The New Zealand and Australian Governments signed an Investment Protocol in February 2011. The protocol aims to cut the amount of red tape involved in investment between the two countries. This article provides background on the Investment Protocol, and briefly explains how it will work in practice.

Background

New Zealand entered into its first free trade agreement with Australia in 1983 - the Closer Economic Relations Trade Agreement (CER). CER has become an iconic and integral part of the relationship between Australia and New Zealand. It is considered internationally to be one of the most comprehensive and effective free trade agreements in the world.

CER has provided many benefits, enabling efficient movement of goods, services and people. It has always lacked specific tools to accelerate and encourage investment between the two countries. The new Investment Protocol aims to change this, by relaxing the financial thresholds at which government approval is required for investment between the two countries.

Negotiations for the protocol began in 2005 and were concluded in 2010. The protocol is separate from the New Zealand Government's recently concluded review of overseas investment laws.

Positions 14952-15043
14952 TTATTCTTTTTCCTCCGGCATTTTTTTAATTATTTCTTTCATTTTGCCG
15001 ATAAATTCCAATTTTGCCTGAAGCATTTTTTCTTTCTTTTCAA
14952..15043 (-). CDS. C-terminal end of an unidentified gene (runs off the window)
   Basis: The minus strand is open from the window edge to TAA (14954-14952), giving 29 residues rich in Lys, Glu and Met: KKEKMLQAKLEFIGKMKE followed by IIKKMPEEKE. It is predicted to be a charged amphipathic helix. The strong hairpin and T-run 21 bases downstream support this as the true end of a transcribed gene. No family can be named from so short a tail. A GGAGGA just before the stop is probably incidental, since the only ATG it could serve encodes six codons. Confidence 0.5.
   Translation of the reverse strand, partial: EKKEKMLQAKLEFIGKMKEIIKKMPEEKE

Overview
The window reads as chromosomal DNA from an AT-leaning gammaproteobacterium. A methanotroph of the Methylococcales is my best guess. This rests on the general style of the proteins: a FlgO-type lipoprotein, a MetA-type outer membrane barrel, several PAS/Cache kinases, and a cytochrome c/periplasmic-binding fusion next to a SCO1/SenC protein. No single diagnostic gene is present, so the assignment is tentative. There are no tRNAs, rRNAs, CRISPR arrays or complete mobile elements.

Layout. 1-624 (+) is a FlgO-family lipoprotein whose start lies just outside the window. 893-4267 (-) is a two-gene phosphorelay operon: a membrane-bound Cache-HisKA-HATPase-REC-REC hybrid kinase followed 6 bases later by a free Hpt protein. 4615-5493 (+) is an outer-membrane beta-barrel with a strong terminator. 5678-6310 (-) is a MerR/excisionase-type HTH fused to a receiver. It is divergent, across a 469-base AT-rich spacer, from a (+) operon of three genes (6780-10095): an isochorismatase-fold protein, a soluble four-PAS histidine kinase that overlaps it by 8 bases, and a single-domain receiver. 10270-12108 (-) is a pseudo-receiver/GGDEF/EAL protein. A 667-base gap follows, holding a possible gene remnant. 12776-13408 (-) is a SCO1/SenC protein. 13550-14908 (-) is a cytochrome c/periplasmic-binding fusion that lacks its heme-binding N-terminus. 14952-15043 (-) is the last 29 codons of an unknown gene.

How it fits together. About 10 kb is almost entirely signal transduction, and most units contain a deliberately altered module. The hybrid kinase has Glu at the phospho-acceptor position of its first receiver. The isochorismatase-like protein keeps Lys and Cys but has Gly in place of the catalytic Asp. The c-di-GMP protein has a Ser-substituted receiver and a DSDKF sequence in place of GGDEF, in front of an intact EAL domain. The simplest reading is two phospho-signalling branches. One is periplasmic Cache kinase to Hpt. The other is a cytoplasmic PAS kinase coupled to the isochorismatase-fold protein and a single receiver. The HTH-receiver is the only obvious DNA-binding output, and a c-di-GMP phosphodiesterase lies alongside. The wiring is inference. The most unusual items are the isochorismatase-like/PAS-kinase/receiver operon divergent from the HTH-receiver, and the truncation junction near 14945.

What are the changes?

New Zealanders investing in business assets in Australia currently require approval from the Australian Foreign Investment Review Board for any investment exceeding A$231 million. The new Investment Protocol increases this threshold to A$1.005 billion. Similarly, the Overseas Investment Office (OIO) approval threshold for Australians investing in New Zealand business assets will be increased from NZ$100 million to NZ$477 million.

This may appear to be a significant relaxation, but Australian investors, like any other foreign investor, will still require OIO approval for any investment that involves "sensitive land" in New Zealand. Large-scale investments almost invariably involve sensitive land which includes any lease of sensitive land for a term of three years or more. OIO consent will continue to be required for investments by Australians involving sensitive land, even if the total monetary value of the investment is under NZ$477 million.

The Investment Protocol was signed in February and is expected to come into force in the second half of 2011, following completion of certain procedural formalities.

Conclusion

The Investment Protocol will make it easier for Australians to undertake large-scale investments in New Zealand, where there is no sensitive land involved. Sensitive land is almost always involved in an investment and we do not expect that the overall effect of the Investment Protocol will be significant.